Figure 3. 2016-2017 Year One Teacher Survey Responses from 2015-2016 Completers for Program Perception Items Related to Creating Productive Learning EnvironmentsFigure 3

Figure 4. 2017-2018 Year One Teacher Survey Responses from 2016-2017 Completers for Program Perception Items Related to Creating Productive Learning EnvironmentsFigure 4

Figure 5. 2018-2019 Year One Teacher Survey Responses from 2017-2018 Completers for Program Perception Items Related to Creating Productive Learning EnvironmentsFigure 5

Link to Full Dataset:The link to the full dataset is unavailable. However, if reviewers would like to view the CSU Educator Quality Center Data Dashboards, we are happy to set up a time to provide them access by sharing screens in a Zoom session.

Interpretation of Data:
Data collected from 2015-2016 Educator Quality Center Year One Teacher surveys (Figure 3) indicated that 69% of responders believed they were prepared to adhere to appropriate state and federal policies regarding the placement and instruction of EL’s. Of these, 54 respondents, 13.20% (n=7), rated themselves as “very well” prepared, 37.70% (n=20) believed they were “well prepared,” and 17% (n=9) rated themselves as “adequately” prepared. Additionally, 74% of responders indicated they believed they were “prepared” to understand the purpose, goals, and content of their school’s EL instructional programs. Of these 54 respondents, 15.10% (n=8) rated themselves as “very well” prepared, 28.30% (n=15) believed they were “well prepared,” and 26.40% (n=14), rated themselves as “adequately” prepared. In response to the item that asked year-one teachers how well prepared they were to communicate effectively with parents and families of EL’s, 70% indicated they felt “prepared.” Of these 54 respondents, 20.40% (n=11) rated themselves as “very well” prepared, 37.00% (n=20) felt “well prepared,” and 16.70% (n=9), rated themselves as “adequately” prepared.

Data collected from the 2016-2017 Educator Quality Center Year One Teacher surveys (n=38) (Figure 4), indicated that 76% felt “prepared” to adhere to appropriate state and federal policies of placement and instruction of EL’s. Of these 38 respondents, 13.20% (n=5) rated themselves as “very well” prepared, 28.90% (n=11) believed they were “well prepared,” and 34.20% (n=13) rated themselves as “adequately” prepared. Findings from the second item indicated that 64% of responders believed they were “prepared” to understand the purpose, goals, and content of their school’s EL instructional programs. Of these 38 respondents, 8.3% (n=3) rated themselves as “very well” prepared, 27.80% (n=10) felt “well prepared,” and 27.80% (n=10), marked themselves as “adequately” prepared. Finally, 82% of responders indicated they were “prepared” to communicate effectively with parents and families of EL’s. Of these, 15.80% (n=6) rated themselves as “very well” prepared, 34.20% (n=13) felt “well prepared,” and 31.60% (n=12), marked themselves as “adequately” prepared.

Responses collected from 2017-2018 program completers (n=49) after their first year of teaching (Figure 5) indicated that 76% believed they were “prepared” to adhere to appropriate state and federal policies of placement and instruction of EL’s. Of these, 20.40% (n=10) rated themselves as “very well” prepared, 30.60% (n=15) indicated they were “well prepared,” and 22.40% (n=11), rated themselves as “adequately” prepared. In response to the item that asked responders how prepared they were to understand the purpose, goals, and content of their school’s EL instructional programs, 64% indicated they believed they were “prepared”. Of the 49 respondents, 22.40% (n=11) rated themselves as “very well” prepared, 29.40% (n=10) indicated they were “well prepared,” and 32.70% (n=16) rated themselves as “adequately” prepared. Finally, 82% of the responders indicated they were “prepared” to communicate effectively with parents and families of EL’s. Of these respondents, 18.80% (n=9) rated themselves as “very well” prepared, 29.20% (n=14) indicated they were “well prepared,” and 31.30% (n=15), rated themselves as “adequately” prepared.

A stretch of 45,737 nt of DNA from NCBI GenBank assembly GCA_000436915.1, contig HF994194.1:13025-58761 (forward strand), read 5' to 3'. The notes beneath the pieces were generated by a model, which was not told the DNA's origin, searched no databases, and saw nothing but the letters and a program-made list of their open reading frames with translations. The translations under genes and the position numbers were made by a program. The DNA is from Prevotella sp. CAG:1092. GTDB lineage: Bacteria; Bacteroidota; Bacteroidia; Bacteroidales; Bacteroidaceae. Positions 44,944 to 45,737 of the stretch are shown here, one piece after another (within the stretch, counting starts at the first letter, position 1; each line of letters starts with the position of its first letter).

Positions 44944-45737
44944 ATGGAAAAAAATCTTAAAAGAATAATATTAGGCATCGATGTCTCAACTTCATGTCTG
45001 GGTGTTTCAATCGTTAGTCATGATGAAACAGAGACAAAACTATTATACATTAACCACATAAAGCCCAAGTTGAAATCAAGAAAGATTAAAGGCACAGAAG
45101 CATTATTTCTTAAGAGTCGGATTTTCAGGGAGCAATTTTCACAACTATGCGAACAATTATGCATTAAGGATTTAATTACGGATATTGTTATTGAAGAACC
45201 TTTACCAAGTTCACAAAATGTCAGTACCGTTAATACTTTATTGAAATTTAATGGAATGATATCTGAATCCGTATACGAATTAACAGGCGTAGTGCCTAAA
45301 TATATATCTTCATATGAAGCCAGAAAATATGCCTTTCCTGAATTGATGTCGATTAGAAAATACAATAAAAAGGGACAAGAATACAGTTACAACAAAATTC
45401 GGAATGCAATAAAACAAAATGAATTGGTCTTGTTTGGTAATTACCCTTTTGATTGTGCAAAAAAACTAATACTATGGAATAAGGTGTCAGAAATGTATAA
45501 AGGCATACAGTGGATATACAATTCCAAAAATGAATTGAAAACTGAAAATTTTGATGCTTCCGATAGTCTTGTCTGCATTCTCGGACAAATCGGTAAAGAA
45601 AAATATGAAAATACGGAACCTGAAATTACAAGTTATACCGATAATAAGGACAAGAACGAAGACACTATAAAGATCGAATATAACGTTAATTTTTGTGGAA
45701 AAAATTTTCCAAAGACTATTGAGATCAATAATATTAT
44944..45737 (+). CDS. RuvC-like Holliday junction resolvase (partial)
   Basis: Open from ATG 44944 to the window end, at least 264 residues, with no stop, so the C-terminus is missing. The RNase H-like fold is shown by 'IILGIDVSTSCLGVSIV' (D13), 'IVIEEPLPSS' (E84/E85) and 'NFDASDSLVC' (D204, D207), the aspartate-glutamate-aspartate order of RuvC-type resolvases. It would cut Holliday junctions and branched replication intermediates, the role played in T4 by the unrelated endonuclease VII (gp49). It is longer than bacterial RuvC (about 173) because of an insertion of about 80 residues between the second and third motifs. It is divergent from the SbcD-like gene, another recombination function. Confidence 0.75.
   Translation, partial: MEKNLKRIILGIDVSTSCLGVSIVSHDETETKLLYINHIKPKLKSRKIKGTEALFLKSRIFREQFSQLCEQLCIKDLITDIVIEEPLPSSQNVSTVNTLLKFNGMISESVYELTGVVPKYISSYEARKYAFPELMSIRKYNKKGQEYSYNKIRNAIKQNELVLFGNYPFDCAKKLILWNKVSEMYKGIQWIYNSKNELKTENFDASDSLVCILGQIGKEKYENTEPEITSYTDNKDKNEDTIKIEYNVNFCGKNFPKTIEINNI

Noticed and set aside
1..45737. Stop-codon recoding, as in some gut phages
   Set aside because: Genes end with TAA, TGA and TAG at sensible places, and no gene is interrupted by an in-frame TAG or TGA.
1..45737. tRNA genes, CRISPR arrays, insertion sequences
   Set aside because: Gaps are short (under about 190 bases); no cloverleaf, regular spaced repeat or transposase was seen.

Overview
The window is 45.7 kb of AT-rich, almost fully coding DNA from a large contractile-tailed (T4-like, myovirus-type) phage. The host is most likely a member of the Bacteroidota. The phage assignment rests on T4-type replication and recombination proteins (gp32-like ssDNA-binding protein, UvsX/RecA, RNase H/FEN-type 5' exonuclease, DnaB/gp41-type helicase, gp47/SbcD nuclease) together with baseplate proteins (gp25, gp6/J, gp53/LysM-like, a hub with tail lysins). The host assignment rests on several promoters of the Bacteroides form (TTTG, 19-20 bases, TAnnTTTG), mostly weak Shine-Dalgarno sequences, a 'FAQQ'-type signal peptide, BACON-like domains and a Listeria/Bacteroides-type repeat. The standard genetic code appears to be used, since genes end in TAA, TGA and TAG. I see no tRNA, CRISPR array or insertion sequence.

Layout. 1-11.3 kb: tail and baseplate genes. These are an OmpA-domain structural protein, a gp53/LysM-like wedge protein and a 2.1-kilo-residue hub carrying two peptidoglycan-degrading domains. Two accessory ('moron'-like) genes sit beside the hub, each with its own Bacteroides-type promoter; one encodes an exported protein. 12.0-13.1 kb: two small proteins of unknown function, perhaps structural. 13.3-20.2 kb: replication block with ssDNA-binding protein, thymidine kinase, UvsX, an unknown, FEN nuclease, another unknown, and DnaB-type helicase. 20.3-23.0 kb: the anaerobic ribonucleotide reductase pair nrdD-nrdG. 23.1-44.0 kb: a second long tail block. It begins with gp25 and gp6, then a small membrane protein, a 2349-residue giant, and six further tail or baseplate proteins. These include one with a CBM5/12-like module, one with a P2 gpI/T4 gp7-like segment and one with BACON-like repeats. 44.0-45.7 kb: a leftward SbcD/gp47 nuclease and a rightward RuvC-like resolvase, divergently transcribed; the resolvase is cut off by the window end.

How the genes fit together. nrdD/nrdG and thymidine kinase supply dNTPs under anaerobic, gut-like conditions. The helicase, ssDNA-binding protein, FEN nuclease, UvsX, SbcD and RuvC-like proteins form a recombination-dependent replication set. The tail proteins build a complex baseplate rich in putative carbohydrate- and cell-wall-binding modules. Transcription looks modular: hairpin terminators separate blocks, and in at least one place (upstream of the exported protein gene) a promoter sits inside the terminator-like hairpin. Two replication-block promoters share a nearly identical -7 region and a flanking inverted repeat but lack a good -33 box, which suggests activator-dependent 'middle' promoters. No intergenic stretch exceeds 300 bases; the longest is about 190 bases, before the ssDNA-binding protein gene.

Findings from across all three items indicate that a large majority of year one teachers rated themselves as prepared to engage with local school and cultural communities and work with families from a variety of communities.  

Next Steps: 
Overall, findings indicate our program completers are prepared to engage with local communities and foster relationships in a variety of communities. This evidenced very specifically by the CTC Program Completer Survey and the EdQ Year One Teacher Survey and was further supported by the EdQ Employer Survey. However, even though the scores are passable, the Year-One Teachers (EdQ Survey) reporting scores dropped by 15% the following year after obtaining their preliminary credential. This drop may be an indication that our candidates need to have more opportunities to gain confidence in their abilities to communicate and foster relationships with families/guardians/caregivers in a variety of cultural communities during the program.  

In order to address what we found, we will need to build cultural community exposure in an effort to ensure that our candidates' experiences go beyond the first year of program completion.  Moving forward, the program will work to incorporate assignments that invite our candidates to implement lessons that will increase their chances of working with school and community members. 

To evaluate our efforts in this area, we will need to codify the candidates’ lesson plans and assignments regarding their experiences to understand and engage local school and cultural communities, and communicate and foster relationships with families in a variety of communities. This codification would necessitate the program faculty, the university coaches, and the advisors of the academic subject matter areas coming together to discuss this issue during our program meetings.

Finally, to learn more about employers’ perception of how well prepared our candidates are we will work to gather more specific data from them, either through revising the CCTC Employer Survey to allow for disaggregation by program, developing and administering our own unit-wide employer survey, or through holding focus group discussions with employers of our graduates.

Aspect B →